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...you wait for ages...

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The village is almost eerily quiet. There’s an owl somewhere in the distance, hooting softly. It’s a little bit spooky and under normal circumstances Crowley would be in his element. But the heartbroken expression on Aziraphale’s face when he reminds him about the demise of his bookshop takes the edge off the victory somewhat, and reminds him in turn that the shop isn’t the only thing to have gone up in flames.

They sit on a wooden bench opposite the church, passing a bottle of red between them, waiting for the delivery driver to pick up the items. They’re assuming there will be a pickup, that there are plans in place to clean up when things go awry. If things have indeed gone awry. If their improvised bullshitting didn’t turn out, by some wild miracle, to be somewhere in the ballpark of right.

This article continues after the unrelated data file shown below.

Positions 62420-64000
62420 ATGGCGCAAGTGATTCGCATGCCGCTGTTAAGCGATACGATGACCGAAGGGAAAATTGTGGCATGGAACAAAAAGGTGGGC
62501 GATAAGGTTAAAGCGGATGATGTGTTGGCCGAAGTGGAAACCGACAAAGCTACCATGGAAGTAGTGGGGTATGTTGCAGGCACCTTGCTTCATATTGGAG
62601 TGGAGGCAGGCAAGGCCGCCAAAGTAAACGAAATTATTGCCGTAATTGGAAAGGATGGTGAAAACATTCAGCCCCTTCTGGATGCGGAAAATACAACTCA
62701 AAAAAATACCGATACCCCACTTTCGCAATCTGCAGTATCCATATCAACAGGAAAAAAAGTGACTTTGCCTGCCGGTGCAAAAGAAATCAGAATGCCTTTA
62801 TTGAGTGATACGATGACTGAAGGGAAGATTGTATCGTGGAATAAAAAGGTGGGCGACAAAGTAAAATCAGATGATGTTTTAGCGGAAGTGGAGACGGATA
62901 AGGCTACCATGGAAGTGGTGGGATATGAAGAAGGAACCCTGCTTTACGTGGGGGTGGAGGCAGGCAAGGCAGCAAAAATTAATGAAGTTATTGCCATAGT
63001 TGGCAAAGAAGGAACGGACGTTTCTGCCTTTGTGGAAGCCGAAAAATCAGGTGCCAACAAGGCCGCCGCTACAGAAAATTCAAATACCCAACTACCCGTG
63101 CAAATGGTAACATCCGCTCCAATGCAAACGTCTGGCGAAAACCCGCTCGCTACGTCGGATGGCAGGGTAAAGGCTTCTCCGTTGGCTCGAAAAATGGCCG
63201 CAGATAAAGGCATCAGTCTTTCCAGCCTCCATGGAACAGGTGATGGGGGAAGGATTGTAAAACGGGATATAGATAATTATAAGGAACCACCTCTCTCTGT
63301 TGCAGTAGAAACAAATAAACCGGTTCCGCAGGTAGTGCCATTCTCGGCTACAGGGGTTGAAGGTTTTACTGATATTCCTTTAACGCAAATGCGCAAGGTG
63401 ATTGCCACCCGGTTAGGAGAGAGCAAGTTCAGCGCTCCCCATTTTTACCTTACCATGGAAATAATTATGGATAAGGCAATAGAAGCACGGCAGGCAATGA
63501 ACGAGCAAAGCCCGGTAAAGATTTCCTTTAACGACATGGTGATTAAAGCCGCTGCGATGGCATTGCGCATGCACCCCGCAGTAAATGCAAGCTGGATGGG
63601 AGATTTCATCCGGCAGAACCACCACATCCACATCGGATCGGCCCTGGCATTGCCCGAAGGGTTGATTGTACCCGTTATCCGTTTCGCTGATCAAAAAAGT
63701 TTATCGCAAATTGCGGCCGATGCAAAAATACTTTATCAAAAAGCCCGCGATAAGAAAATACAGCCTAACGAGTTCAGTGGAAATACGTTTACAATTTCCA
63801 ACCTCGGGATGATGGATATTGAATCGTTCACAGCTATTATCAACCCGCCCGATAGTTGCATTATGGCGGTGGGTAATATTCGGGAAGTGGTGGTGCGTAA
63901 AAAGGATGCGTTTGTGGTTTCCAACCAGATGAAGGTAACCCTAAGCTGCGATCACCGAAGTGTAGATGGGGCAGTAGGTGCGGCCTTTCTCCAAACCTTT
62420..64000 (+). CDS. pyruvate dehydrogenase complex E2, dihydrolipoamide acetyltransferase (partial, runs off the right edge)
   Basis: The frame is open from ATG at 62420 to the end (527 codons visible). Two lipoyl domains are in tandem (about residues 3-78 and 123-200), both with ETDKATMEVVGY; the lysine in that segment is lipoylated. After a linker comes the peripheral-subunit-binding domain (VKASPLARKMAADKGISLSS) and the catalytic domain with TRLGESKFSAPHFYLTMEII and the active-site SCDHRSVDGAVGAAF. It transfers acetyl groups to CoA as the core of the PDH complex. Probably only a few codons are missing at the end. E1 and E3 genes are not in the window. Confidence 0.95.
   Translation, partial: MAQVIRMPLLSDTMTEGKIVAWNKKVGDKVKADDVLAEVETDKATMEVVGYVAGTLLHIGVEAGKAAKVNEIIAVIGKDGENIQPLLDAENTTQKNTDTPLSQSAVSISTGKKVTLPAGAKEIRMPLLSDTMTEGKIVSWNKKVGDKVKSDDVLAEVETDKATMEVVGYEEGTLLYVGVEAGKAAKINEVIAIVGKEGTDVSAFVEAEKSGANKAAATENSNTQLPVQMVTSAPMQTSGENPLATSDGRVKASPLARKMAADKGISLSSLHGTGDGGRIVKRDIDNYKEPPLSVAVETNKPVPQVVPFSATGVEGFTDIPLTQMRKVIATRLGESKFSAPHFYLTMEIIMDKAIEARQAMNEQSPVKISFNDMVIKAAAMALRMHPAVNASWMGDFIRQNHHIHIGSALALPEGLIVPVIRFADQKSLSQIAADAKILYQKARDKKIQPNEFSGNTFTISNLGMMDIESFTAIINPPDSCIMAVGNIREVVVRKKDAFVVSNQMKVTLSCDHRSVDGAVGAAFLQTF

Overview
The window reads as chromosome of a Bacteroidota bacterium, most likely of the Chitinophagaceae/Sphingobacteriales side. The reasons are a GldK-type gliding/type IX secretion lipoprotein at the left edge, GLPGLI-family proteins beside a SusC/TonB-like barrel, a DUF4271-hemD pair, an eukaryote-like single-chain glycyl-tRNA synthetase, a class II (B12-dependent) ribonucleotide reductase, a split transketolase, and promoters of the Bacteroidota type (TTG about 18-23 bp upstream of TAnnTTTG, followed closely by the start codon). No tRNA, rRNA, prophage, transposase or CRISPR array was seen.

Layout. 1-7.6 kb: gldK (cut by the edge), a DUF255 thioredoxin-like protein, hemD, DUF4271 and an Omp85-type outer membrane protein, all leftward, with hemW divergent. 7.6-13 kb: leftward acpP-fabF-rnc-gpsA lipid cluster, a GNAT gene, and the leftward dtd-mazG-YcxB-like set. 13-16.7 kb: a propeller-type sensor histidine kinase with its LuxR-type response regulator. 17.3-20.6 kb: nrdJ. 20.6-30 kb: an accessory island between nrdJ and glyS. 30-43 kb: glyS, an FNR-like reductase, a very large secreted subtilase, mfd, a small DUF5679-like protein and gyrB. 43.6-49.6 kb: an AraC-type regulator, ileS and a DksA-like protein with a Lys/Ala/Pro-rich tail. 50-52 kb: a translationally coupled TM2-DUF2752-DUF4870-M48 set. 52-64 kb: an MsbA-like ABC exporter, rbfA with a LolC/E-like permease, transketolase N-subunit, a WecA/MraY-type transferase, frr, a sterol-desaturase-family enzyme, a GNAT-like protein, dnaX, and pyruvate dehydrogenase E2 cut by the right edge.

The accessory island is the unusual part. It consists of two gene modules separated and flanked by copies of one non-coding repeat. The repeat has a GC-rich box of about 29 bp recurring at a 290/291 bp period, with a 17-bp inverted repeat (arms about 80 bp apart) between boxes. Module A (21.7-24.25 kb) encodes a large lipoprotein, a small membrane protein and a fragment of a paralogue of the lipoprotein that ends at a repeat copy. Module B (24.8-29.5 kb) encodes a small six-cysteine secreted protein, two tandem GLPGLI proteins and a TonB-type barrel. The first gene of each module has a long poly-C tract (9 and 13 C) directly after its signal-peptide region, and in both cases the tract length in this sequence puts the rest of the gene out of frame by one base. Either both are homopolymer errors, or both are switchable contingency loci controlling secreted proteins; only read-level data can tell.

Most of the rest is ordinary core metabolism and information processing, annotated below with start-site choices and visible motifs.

Aziraphale has been uncharacteristically quiet for much of the walk from the airbase, and Crowley’s starting to worry that his disincorporation, temporary ride with Madame Tracy and their subsequent tearing apart has taken more of a toll on the angel than he‘ll let on.

He finishes their current bottle and replaces it with a fresh one, a Chateau Brabant 1991, one of Aziraphale’s recent favourites, passing it to him. ’Are you all right, angel?’

Aziraphale takes it hesitantly. ‘Crowley…. I want to tell you… I’m… I am sorry.’ There’s a lot of weight to his words, and Crowley doesn’t know what to say because a lot has happened, a lot has been said, over the last six thousand years, and it’s an unspoken thing between them that no apologies are necessary. Yes, Crowley did apologise in Soho, broadly, for whatever it was he’d said that meant the angel kept turning him down and refusing to leave with him, but that doesn’t count. Desperate times and all that.

‘You don’t have anything to be sorry for.’